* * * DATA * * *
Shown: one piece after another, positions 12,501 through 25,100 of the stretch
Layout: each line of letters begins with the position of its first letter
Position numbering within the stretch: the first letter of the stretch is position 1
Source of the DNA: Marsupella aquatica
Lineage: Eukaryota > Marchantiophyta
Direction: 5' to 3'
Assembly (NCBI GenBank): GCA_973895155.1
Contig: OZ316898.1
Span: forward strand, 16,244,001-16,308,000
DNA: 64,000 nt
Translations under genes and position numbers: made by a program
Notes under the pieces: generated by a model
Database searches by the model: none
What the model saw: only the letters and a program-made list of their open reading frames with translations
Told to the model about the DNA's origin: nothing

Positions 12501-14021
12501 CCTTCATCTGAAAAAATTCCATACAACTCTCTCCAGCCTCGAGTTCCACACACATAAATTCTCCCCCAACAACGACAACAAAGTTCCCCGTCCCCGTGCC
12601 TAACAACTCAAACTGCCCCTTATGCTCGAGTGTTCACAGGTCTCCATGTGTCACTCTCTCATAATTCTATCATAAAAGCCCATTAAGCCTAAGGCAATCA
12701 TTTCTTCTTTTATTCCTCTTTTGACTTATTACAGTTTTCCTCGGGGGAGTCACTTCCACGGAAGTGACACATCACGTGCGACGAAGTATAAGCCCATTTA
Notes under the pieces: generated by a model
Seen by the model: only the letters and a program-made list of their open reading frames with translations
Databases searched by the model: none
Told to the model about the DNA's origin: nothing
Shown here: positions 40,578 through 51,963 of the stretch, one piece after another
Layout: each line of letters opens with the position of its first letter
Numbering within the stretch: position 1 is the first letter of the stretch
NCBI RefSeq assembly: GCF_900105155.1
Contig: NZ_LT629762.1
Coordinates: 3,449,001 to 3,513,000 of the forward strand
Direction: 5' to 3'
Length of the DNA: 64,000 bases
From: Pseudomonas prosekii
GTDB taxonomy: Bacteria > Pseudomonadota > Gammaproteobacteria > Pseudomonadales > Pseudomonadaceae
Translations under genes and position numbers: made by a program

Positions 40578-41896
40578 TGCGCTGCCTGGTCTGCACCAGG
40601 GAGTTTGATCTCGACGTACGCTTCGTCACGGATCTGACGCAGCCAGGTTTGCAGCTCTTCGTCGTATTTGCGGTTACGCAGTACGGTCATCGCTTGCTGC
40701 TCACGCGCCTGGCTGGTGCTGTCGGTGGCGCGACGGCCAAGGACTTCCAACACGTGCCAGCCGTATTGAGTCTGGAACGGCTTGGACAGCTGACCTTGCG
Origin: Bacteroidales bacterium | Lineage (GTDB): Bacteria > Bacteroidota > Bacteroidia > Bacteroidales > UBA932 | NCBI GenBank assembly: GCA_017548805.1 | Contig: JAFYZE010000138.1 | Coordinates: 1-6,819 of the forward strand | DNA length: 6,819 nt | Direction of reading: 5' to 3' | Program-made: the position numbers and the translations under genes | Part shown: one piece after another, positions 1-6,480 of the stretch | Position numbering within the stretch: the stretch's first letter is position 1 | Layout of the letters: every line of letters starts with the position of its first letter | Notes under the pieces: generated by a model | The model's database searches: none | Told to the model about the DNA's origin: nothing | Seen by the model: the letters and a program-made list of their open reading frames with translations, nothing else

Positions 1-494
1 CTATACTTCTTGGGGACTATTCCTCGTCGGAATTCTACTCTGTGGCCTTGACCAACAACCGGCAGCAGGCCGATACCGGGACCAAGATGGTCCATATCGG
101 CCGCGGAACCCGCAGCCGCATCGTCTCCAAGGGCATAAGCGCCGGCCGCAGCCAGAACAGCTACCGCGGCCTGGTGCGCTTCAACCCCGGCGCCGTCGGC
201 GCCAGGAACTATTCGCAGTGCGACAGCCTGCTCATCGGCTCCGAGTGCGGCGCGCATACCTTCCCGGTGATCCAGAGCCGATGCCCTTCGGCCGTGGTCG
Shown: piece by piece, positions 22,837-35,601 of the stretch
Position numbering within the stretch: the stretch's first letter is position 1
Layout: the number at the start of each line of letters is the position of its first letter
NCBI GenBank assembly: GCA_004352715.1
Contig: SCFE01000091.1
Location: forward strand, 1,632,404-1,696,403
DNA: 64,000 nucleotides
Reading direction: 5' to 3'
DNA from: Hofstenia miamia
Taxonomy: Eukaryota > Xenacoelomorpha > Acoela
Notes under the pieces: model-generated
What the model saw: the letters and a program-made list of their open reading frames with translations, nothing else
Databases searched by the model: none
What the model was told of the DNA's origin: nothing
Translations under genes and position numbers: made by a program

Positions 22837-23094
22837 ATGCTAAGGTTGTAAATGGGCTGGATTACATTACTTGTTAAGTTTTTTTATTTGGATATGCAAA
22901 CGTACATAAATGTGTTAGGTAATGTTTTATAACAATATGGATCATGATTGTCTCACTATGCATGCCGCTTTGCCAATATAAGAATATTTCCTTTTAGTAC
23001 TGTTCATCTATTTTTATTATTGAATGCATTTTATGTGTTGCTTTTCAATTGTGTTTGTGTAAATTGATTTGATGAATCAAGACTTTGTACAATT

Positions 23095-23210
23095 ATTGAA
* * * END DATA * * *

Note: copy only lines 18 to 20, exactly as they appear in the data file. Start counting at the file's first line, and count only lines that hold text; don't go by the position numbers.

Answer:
12601 TAACAACTCAAACTGCCCCTTATGCTCGAGTGTTCACAGGTCTCCATGTGTCACTCTCTCATAATTCTATCATAAAAGCCCATTAAGCCTAAGGCAATCA
12701 TTTCTTCTTTTATTCCTCTTTTGACTTATTACAGTTTTCCTCGGGGGAGTCACTTCCACGGAAGTGACACATCACGTGCGACGAAGTATAAGCCCATTTA
Notes under the pieces: generated by a model